It is a major chronic medical condition, similar to arthritis, heart disease, diabetes or cancer. It can limit activity, and cause pain, anxiety or depression. But its impact can extend beyond its medical consequences, to social stigma, emotional stress, and even discrimination.
“Epilepsy is a condition denoted by a
tendency to have spontaneous, recurrent seizures under conditions that
would not normally cause seizures,” said Andrew Blum, M.D., Ph.D., director
of the Comprehensive Epilepsy Program at Rhode Island Hospital in
The cause of the seizures, says Dr. Catherine Phillips Co-Director
of the Comprehensive Epilepsy Program at UMass Memorial Health Center
in Worcester, is “excessive excitability of nerve cells in the
person’s brain, with neurons firing in an abnormal way. That affects
the behavior of the individual.”
Dr. Blum and Dr. Phillips, board certified neurologists with a
subspecialty in clinical neurophysiology and epilepsy, discussed the
many aspects of this disorder as guests on the March edition of the
Massachusetts Medical Society’s Physician Focus program. Among the
topics discussed with host Dr. Bruce Karlin are the
causes of this condition, how it’s diagnosed, how it affects
patients and those around them, and what treatments are available for
patients with this disorder.
“A person may fall to the ground and shake all over,” says Dr.
Phillips in describing the outward appearance of the condition, “or
there may be an alteration in awareness, where a person may just stop
and stare or have some other behavior. Or there may be some reaction
in between.” The seizure may last from a few seconds to a few
minutes with confusion afterwards, and the patient many times will not
even know they’ve had a seizure.
Different types of seizures may occur, depending on which part of
the brain and how much of it is affected by the abnormal activity. The
origin of the activity may be due to any one of a number of factors,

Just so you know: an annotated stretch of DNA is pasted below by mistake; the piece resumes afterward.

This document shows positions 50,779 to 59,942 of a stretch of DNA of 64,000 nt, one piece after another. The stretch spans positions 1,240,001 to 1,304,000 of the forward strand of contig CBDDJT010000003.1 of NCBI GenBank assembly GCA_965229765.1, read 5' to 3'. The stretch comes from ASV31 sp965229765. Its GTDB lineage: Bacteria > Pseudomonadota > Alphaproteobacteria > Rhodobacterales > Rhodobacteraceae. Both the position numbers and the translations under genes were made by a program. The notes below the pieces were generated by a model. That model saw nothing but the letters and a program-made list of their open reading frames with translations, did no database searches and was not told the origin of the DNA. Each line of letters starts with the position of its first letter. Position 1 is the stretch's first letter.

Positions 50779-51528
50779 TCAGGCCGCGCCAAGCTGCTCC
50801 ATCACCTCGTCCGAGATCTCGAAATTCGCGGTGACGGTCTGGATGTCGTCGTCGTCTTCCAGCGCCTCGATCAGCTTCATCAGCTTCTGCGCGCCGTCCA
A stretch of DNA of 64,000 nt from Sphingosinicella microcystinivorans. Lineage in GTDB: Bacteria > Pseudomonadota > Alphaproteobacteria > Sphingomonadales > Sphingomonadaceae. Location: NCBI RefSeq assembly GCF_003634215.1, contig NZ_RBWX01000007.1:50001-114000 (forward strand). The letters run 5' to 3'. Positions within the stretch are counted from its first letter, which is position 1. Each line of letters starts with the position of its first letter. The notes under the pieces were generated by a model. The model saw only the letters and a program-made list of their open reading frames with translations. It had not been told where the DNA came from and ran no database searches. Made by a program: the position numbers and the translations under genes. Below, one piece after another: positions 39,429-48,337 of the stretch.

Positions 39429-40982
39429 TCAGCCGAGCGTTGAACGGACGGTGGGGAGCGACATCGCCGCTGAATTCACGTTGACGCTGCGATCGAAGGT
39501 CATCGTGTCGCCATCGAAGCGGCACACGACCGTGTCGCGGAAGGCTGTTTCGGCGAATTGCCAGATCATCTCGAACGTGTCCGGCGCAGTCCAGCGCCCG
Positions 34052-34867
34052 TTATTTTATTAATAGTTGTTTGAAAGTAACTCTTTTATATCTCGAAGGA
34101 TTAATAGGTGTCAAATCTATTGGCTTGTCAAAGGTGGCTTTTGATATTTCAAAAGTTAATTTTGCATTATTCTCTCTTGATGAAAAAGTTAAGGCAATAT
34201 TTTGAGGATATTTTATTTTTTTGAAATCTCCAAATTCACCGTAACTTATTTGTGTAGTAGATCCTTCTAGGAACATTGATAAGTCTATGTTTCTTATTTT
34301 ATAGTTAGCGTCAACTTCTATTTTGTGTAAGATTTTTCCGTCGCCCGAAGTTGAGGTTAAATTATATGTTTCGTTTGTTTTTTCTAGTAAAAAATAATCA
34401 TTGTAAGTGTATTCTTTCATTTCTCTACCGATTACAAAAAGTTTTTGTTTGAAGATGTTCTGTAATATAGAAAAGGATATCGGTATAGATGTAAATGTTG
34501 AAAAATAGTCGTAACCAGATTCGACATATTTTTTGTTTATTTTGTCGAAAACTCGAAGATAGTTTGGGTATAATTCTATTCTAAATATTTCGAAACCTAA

including head trauma, infections, sleep deprivation, or genetics.
Dr. Blum emphasizes that it’s important to recognize epilepsy is
characterized by spontaneous, recurrent seizures. Up to 10 percent of
the population may experience a seizure sometime in their life, he says,
but that doesn’t mean they have epilepsy.
The condition can be difficult to diagnose, as distinctions must be made
from such conditions as migraine headaches, fainting spells, or
transient ischemic attack (TIA), the last of which produces
stroke-like symptoms. The first step, and perhaps most crucial says
Dr. Blum, in diagnosing the condition is compiling an accurate medical
history of the patient. That often means getting information from
family members or witnesses who can describe the seizures and what the
patient actually experienced.
The history is then followed by medical tests, which include an
electroencephalogram (EEG, a test to detect problems in the electrical
activity of the brain), or imaging tests such as Magnetic Resonance
Imaging (MRI), or Computed Tomography (CT, or Cat-Scan) to see what is
happening inside the brain and body. Treatment may include using any
one of a wide array of anti-convulsive medications (with a careful eye
to any side effects the patient may experience), implantable
electrodes, nerve stimulation, or in some cases, surgery.
The impact of epilepsy on the patient, however, goes far beyond the
physical. “The emotional impact is not to be underestimated,” says
Dr. Blum, as the disorder can mean problems with memory and learning,
stress, depression, and anxiety. Epileptic
patients are also prohibited from driving a motor vehicle, and can
only do so after a period of six months without seizures.
Social stigma and discrimination may occur as well, but the doctors
see progress in these areas. Dr. Blum says “Our culture is much more
attuned to epilepsy and seizures representing a disorder of the brain,
much as diabetes is seen to the body.” And Dr. Phillips adds that
“even though some social stigma still exists, it’s much better
Dr. Blum and Dr. Phillips carry their work for patients with epilepsy
beyond their medical practices. Both are active with the Epilepsy
Foundation of Massachusetts, Rhode Island, New Hampshire, and Maine
– Dr. Blum as chairman of its board of directors and Dr. Phillips as
a member of the board of directors. Their work with the Foundation includes enhancing employment
opportunities for those with the disorder, advocating for patients as
they encounter discrimination in the workplace, and educating the
public and first responders to be more sensitive to the nuances of
epilepsy – work that bodes well for their patients and all those who
have this disorder. Visit epilepsyfoundation.org/local/massri to
learn about the Foundation's regional activities.
Watch the accompanying video for the full discussion.